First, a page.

Wright Hall 117
Hélène Visentin holds both Canadian and French citizenships. She earned a B.A. and M.A. from the Université de Montréal and holds the title Docteur de l'Université de Paris IV-Sorbonne.
Professor Visentin specializes in early modern literature and culture, particularly theater history and aesthetics as well as the "arts du spectacle" in urban and courtly life. She has published two critical editions of 17th century plays: La Descente d'Orphée aux enfers by Chapoton (Presses Universitaires de Rennes, 2004) and Les Sosies by Rotrou (Société des Textes Français Modernes, 2005); co-edited L'Invraisemblance du pouvoir. Mises en scène de la souveraineté au XVIIe siècle (Schena Editore/Presses de l'Université de Paris-Sorbonne, 2005); and conference proceedings, with Nicolas Russell, titled French Ceremonial Entries in the Sixteenth Century: Event, Image, Text (Centre for Reformation and Renaissance Studies, 2008). She is currently involved in a research project on royal entry ceremonies in the Renaissance, subsidized by the Council of Canada and she is working on a critical edition of a machine play by Pierre Corneille, Andromède (Classiques Garnier).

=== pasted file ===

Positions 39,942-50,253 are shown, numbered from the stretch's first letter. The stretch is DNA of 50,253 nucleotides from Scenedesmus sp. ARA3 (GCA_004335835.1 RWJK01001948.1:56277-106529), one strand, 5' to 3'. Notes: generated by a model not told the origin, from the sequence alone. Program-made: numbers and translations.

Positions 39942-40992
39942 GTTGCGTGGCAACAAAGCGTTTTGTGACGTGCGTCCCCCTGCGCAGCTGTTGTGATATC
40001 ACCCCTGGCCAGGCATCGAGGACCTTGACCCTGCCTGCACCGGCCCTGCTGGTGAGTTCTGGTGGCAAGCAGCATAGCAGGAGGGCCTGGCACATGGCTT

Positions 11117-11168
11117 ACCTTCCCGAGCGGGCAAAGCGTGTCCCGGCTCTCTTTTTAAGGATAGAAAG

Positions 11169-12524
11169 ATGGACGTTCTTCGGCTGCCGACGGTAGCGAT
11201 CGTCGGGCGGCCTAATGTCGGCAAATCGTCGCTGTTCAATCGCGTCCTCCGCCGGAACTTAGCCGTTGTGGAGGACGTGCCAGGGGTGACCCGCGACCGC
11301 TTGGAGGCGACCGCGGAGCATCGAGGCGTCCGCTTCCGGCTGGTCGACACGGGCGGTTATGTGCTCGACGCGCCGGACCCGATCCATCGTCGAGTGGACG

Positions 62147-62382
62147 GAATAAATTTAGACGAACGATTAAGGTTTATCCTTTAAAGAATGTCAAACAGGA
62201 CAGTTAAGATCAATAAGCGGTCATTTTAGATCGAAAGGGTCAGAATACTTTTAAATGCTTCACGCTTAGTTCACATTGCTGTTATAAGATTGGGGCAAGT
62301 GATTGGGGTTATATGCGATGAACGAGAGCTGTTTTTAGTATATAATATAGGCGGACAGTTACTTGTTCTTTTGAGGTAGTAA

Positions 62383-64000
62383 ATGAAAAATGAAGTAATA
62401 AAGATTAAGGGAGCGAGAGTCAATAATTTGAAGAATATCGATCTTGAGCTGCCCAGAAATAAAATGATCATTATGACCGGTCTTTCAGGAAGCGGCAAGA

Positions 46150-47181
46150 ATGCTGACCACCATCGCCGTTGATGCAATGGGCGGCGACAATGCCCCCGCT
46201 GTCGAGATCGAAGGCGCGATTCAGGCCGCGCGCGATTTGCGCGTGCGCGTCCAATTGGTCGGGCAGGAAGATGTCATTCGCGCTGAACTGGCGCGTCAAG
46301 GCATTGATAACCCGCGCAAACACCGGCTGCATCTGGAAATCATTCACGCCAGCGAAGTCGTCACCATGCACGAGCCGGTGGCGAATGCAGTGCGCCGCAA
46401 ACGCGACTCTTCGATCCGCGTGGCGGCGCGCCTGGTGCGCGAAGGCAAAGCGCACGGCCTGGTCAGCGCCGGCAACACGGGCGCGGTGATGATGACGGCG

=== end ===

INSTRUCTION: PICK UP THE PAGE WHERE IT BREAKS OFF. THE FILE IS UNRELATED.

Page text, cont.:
Visentin joined the Smith faculty in 1999 and teaches such courses as Business French, French Intellectuals, and Literature and Culture in the early modern period. Recently, she has developed a digital mapping project on Paris designed for her course FRN 230: "Paris, a Multi-Layered City."